Directed by Yorgos Lanthimos
Starring Colin Farrell, Nicole Kidman, Barry Keoghan, Raffey Cassidy, Sunny Suljic, Alicia Silverstone
BFI London Film Festival Review by Chris Olson
Side effects may include total paralysis of the soul in Yorgos Lanthimos’s psychological drama/thriller/mystery The Killing of a Sacred Deer, which screened at the 2017 BFI London Film Festival, and bears some telling scars as the follow up to The Lobster. Told with clinical filmmaking precision and incredible performances, this is a story that will numb and disturb audiences in brilliant, equal measure.
Colin Farrell plays Dr Steven Murphy, a successful surgeon with beautiful hands, whose picture perfect home life comes under threat after befriending the son (Barry Keoghan) of a patient who lost their life on his operating table. Initially showing numerous acts of kindness and affection to the awkward boy, Steven becomes increasingly wary of Martin (Keoghan), especially once he starts to make threats towards Steven’s family. Loving, if slightly sterile, wife Anna (Nicole Kidman), daughter Kim (Raffey Cassidy), and son Bob (Sunny Suljic) all become players in a disturbing game of mysterious retribution and calculated suffering.
There is a cold detachment to all of the characters in Lanthimos’s story (co-written with Efthymis Filippou), who enjoy polite and convivial interactions with each other at all times but rarely showing any form of excess emotion. Behaviours such as shouting, crying, laughing all seem absent in every aspect of their lives but no one seems to be particular upset about it. It is as if they are under a very strong sedative. And this atmosphere of clinical procedure is masterfully reflected in the filmmaking, which utilises high-angle, slow zooms a plethora of times to create a sense of looking down on an operation and working out what the hell is going on. Many times the camera will slowly track the cast from behind and above too, eliciting a strong sense of isolation for the audience.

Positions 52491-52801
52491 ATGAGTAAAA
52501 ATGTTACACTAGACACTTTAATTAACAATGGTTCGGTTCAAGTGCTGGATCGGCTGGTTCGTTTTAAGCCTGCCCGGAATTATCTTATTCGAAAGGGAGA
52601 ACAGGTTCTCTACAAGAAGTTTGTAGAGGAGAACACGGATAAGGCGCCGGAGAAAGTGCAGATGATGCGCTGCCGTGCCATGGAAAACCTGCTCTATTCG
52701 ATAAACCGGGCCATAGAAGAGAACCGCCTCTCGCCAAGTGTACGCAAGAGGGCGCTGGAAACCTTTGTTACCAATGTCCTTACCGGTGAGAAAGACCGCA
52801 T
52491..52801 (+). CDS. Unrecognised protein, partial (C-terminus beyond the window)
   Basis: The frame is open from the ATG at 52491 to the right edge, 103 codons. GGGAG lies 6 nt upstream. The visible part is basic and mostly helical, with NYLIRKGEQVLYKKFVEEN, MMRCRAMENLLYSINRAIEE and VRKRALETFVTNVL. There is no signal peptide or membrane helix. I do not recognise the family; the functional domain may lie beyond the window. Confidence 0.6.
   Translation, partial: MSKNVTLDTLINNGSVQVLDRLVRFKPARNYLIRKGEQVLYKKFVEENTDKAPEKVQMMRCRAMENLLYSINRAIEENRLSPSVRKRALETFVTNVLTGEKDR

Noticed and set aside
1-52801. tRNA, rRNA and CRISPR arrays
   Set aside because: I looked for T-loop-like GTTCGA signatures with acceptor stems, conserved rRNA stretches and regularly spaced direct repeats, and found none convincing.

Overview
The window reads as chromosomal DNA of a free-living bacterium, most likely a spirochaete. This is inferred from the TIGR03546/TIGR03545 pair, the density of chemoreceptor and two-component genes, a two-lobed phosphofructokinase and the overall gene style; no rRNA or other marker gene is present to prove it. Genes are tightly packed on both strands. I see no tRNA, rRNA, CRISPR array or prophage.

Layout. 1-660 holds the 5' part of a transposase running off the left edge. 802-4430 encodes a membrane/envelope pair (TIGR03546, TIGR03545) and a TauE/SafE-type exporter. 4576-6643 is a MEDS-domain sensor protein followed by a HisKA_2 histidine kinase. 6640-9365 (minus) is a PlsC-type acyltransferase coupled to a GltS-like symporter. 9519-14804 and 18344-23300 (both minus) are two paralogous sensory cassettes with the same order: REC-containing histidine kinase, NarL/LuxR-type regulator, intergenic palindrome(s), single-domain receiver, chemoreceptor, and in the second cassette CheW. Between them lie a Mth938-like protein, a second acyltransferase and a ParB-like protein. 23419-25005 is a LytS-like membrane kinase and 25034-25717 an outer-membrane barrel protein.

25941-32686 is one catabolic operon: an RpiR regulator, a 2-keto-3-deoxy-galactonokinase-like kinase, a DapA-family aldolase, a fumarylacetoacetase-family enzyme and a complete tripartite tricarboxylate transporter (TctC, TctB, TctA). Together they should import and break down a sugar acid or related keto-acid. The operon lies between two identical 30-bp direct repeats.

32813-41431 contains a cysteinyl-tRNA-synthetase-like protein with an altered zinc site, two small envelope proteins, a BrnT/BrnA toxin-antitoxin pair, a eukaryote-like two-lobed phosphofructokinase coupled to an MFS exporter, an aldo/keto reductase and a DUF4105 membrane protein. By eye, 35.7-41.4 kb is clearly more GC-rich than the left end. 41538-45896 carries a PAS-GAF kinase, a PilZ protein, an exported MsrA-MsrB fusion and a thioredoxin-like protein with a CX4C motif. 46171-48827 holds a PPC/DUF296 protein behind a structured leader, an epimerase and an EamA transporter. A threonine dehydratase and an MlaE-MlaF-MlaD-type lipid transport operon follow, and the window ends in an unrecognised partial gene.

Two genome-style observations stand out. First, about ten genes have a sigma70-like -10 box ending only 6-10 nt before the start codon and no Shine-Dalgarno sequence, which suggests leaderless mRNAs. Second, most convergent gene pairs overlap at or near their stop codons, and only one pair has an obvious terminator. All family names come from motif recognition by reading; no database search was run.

Farrell and Kidman enjoy a spectacular chemistry that seems as if the main ingredient is morphine, and can appear lifeless in the first third of the movie. However, once the plot of The Killing of a Sacred Deer becomes more apparent, the vice-like grip it has had on you will keep you utterly glued to their relationship and how it is affected by this We Need to Talk About Kevin-like menace that has entered their lives. Which brings us on to Barry Keoghan. I am a big fan of Keoghan, having seen him chew up and spit our numerous short films with impressive acting chops. However, this is an absolutely career-defining performance from Keoghan. He is completely captivating throughout, turning in a character who is both goofy and monstrous, which is an incredible feat. Every scene with him in is like watching a pubescent Hannibal Lectre or George Harvey.
There is a fantastic sound design in The Killing of a Sacred Deer from Johnnie Burn, who, along with his musical team, create an immense atmosphere of chilling horror, intense psychological musings, and euphoric orchestral releases, that become the emotional cues for the viewer to be engulfed by.
Few movies can create and sustain this bleakly numbing atmosphere in a way that is totally compelling. The injection of black comedy is consistent and massively effective, and the more disturbing elements are drip-fed with skill and tact. The outcome is a marvellous success, and once the effect on this film reviewer has subsided, I hope to make a full recovery.
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